European Institute of Innovation and Technology: Wikis


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The European Institute of Innovation and Technology (EIT)- regulation[1] came into force on 29 April 2008. The EIT intends to be a new flagship research university for excellence in higher education, research and innovation. The initial concept for a European Institute of Technology was based on the example of the Massachusetts Institute of Technology (MIT)[2] and its combination of world class education, research, and deep engagement in effective innovation processes.

In its proposal for an EIT the European Commission put forward a two-level structure which combines both a bottom-up and a top-down approach: a governance structure which is based on a Governing Board (GB) and Knowledge and Innovation Communities (KICs). As of 21 January 2008, it appears that the project will mainly operate by building networks of pre-existent universities and research institutions [3], without building any new education or research institution and without granting EU diplomas.

On 18 June 2008, Budapest, Hungary was chosen by the EU nations to host the headquarters of the institute. [2] [4]

The first three Knowledge and Innovation Communities were nominated by the EIT Governing Board on 16 December 2009.

There is already an institution of this name headquartered in Rimini, Italy and San Marino. However in July 2007, the European Parliament approved the plan under a new name of "European Institute of Innovation and Technology", to emphasise its innovation aspect [1].



The headquarters of the European Institute of Innovation and Technology (EIT) will be hosted by Budapest. A decision taken by the science ministers of all EU Member States on 18 June selected the Hungarian capital over four other bids. The Hungarian government welcomed the agreement and said it was a great success for the country.

Budapest, capital of Hungary

The Slovenian Minister for Higher Education, Mojca Kucler Dolinar, in her current function as President of the Competitiveness Council also expressed her satisfaction: 'In fact, I am delighted to see the efforts and commitment on the part of the Member States for the common good,' she said. 'Both the Slovenian Presidency and I personally have dedicated huge efforts towards driving forward the selection procedure, and now they have paid off. The EIT will become a symbol of the combination of European research and innovative capabilities and the beginning of its operation will, accordingly, mark an important milestone in the history of European research policy.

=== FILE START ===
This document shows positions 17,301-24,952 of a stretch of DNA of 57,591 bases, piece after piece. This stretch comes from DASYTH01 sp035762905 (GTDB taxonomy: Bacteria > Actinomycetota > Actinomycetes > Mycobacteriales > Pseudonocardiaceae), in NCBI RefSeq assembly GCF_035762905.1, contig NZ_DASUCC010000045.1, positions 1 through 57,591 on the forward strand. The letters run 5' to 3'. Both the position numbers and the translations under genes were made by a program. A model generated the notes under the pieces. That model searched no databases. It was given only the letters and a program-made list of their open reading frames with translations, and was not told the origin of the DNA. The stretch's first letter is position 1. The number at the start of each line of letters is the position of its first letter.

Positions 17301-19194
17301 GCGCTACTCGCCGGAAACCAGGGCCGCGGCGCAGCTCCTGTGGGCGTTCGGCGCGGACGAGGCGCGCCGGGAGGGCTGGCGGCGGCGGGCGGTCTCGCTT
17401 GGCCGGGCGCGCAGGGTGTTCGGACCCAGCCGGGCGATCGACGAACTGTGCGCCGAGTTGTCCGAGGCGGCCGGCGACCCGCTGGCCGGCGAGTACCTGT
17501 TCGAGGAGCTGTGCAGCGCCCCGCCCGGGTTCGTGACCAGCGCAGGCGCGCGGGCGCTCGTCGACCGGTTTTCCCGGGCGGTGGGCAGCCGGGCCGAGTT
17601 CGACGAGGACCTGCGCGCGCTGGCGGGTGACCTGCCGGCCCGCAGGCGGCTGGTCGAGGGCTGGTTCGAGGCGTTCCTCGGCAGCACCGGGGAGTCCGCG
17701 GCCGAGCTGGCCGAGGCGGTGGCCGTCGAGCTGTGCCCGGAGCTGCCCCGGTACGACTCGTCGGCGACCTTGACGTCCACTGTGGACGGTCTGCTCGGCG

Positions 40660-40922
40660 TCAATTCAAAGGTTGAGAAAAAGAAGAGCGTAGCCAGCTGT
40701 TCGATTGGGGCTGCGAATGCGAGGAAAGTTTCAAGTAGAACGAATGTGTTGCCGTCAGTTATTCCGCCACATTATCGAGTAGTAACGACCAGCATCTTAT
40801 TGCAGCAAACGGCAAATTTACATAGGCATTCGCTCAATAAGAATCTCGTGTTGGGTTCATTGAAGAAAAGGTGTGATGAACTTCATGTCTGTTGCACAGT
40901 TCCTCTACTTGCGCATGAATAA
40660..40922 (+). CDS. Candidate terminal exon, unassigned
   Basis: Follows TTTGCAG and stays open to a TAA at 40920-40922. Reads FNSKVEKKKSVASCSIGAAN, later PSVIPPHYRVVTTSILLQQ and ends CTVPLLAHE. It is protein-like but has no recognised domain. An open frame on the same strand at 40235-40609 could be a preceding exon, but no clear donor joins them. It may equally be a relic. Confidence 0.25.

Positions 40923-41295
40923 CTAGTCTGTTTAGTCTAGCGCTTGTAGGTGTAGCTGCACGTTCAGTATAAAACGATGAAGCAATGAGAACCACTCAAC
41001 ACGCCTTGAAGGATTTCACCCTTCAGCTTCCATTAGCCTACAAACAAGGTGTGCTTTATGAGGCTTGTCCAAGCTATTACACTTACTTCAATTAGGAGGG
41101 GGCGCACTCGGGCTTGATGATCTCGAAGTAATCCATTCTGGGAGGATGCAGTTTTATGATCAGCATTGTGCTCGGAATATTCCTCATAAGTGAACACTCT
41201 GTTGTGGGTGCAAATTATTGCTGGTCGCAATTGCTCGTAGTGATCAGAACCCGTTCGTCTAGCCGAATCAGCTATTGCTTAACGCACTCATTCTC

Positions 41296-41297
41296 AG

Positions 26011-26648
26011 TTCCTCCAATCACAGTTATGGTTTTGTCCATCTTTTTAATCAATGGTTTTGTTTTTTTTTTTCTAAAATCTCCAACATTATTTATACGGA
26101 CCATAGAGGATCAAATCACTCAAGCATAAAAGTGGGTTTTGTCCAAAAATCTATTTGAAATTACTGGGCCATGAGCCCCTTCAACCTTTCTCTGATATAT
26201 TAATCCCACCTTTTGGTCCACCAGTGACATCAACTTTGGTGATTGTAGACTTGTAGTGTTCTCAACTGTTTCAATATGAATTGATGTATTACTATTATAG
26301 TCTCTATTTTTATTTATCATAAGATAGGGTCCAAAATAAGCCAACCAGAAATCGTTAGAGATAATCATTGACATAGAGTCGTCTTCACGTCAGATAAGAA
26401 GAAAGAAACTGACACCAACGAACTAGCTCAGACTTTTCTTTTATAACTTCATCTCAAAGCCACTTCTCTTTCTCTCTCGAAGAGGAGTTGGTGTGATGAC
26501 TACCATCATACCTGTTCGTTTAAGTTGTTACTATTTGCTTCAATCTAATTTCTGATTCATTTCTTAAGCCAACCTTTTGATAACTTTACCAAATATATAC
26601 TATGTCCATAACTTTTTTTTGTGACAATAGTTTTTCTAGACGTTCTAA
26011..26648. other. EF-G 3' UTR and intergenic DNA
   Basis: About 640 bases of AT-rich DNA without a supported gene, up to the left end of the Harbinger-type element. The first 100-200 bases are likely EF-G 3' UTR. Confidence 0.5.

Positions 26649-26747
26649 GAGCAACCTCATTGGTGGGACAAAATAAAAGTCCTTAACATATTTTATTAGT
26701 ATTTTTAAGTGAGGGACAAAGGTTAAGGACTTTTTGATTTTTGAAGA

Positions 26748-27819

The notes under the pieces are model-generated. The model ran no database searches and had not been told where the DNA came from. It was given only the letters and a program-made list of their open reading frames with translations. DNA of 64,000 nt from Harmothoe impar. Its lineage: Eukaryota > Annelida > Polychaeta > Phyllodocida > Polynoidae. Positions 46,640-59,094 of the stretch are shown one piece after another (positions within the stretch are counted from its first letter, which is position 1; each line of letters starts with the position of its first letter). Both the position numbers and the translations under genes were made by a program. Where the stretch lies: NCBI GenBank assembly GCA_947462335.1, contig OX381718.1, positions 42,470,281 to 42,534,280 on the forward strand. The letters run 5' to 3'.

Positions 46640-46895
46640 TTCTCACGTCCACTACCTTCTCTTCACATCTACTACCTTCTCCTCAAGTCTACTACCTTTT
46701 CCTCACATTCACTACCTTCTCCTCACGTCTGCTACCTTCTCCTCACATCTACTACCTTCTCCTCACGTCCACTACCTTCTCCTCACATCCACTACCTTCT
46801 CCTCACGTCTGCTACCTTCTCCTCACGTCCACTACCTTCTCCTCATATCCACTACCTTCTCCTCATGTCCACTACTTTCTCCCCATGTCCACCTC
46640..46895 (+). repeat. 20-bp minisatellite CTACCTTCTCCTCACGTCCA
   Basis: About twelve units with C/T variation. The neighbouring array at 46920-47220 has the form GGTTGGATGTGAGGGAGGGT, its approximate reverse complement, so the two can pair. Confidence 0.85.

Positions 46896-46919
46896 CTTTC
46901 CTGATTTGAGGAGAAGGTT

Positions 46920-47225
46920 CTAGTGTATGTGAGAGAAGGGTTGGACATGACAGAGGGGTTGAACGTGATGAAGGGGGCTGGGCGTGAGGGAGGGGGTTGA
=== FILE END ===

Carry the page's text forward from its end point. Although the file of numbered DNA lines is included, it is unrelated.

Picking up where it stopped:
'We took on great responsibility but at the same time we had available to us a unique opportunity, which we used to the full in order to set up a framework for joining up European research, business and educational potential,' Ms Kucler Dolinar added. 'Now that we have decided on the headquarters of the institute, and with the forthcoming appointment of its governing board, all the conditions will finally be in place to bring the EIT project to life and enable it to fulfil its purpose.'

The EIT building in Budapest

The President of the European Commission, José Manuel Barroso, congratulated Hungary on its achievement: 'This is also the result of Hungary's long tradition in excellence in education, research and innovation. Setting the EIT in Budapest represents a flagship for excellence in the knowledge triangle.'

Five bidders had entered the race for the EIT seat, including Budapest, Wroclaw in Poland, Sant Cugat del Vallès near Barcelona in Spain, Jena in Germany, and a joint bid from Bratislava (Slovakia) and Vienna (Austria). According to Mr Barroso, this 'reflects the strategic and economic interest attached by our Member States to this ambitious project. I want to congratulate the city of Budapest and the Hungarian authorities for this designation, which will surely enhance the European profile of the country and its capital.'

When the EU research ministers came together at the end of May, the decision had to be postponed because Poland vetoed the otherwise unanimously backed city of Budapest as the EIT seat. Yet, the ministers had agreed on the selection criteria, namely that the seat should be in one of the new Member States and it should be in a Member State that does not currently have a European agency or institute. Among the five bidders, only Budapest met those requirements.

Knowledge and Innovation Communities.

The Governing Board of the European Institute of Innovation and Technology (EIT) met on 16 December 2009 in Budapest to designate the first three Knowledge and Innovation Communities (KICs).

Sustainable energy - Co-location centres :[5] Karlsruhe, Krakow, Grenoble, Eindhoven/Leuven, Barcelona, Stockholm.

Climate Change Mitigation and Adaptation - Co-location centres[6] : London, Zurich, Berlin metropolitan area, Paris metropolitan area, Randstad metropolitan area.

Future information and communication society - Co-location centres:[7] Berlin, Eindhoven, Helsinki, Paris and Stockholm.

The building, in the Infopark (Budapest)

The European Commissioner for Education, Training, Culture and Youth, Ján Figel' commented: 'The unique feature of the EIT is that it brings excellence in enterprise, research and higher education together, to maximise potential synergies and cross-fertilisation of ideas from all parts of the 'knowledge triangle'. This is vital if we are to successfully face the challenges of the 21st century.'

See also


External links

Media reports

Further reading (choice of seat)



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